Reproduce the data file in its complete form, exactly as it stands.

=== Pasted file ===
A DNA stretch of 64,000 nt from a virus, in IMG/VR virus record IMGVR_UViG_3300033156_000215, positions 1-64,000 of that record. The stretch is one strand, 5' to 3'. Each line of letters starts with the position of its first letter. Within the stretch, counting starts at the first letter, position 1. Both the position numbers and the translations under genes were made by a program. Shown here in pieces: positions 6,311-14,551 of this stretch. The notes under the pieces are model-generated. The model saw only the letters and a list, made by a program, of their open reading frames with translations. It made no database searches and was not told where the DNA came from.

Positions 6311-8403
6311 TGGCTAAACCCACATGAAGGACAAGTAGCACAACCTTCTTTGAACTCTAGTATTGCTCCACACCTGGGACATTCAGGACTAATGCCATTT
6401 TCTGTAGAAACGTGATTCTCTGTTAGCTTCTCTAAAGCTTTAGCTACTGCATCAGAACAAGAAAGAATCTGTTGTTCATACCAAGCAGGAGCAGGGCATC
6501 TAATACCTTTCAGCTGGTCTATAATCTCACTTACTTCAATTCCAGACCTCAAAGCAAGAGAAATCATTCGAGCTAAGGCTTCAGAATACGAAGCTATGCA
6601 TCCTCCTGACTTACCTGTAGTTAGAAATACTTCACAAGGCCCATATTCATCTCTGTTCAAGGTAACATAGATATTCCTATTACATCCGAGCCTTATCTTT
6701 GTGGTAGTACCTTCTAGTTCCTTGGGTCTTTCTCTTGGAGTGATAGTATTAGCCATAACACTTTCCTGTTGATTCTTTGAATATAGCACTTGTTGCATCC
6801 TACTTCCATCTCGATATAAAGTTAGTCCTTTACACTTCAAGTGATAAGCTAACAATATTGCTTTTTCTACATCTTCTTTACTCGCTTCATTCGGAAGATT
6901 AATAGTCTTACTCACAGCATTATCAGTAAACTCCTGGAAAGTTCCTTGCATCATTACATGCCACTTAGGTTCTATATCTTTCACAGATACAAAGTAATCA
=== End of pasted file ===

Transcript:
A DNA stretch of 64,000 nt from a virus, in IMG/VR virus record IMGVR_UViG_3300033156_000215, positions 1-64,000 of that record. The stretch is one strand, 5' to 3'. Each line of letters starts with the position of its first letter. Within the stretch, counting starts at the first letter, position 1. Both the position numbers and the translations under genes were made by a program. Shown here in pieces: positions 6,311-14,551 of this stretch. The notes under the pieces are model-generated. The model saw only the letters and a list, made by a program, of their open reading frames with translations. It made no database searches and was not told where the DNA came from.

Positions 6311-8403
6311 TGGCTAAACCCACATGAAGGACAAGTAGCACAACCTTCTTTGAACTCTAGTATTGCTCCACACCTGGGACATTCAGGACTAATGCCATTT
6401 TCTGTAGAAACGTGATTCTCTGTTAGCTTCTCTAAAGCTTTAGCTACTGCATCAGAACAAGAAAGAATCTGTTGTTCATACCAAGCAGGAGCAGGGCATC
6501 TAATACCTTTCAGCTGGTCTATAATCTCACTTACTTCAATTCCAGACCTCAAAGCAAGAGAAATCATTCGAGCTAAGGCTTCAGAATACGAAGCTATGCA
6601 TCCTCCTGACTTACCTGTAGTTAGAAATACTTCACAAGGCCCATATTCATCTCTGTTCAAGGTAACATAGATATTCCTATTACATCCGAGCCTTATCTTT
6701 GTGGTAGTACCTTCTAGTTCCTTGGGTCTTTCTCTTGGAGTGATAGTATTAGCCATAACACTTTCCTGTTGATTCTTTGAATATAGCACTTGTTGCATCC
6801 TACTTCCATCTCGATATAAAGTTAGTCCTTTACACTTCAAGTGATAAGCTAACAATATTGCTTTTTCTACATCTTCTTTACTCGCTTCATTCGGAAGATT
6901 AATAGTCTTACTCACAGCATTATCAGTAAACTCCTGGAAAGTTCCTTGCATCATTACATGCCACTTAGGTTCTATATCTTTCACAGATACAAAGTAATCA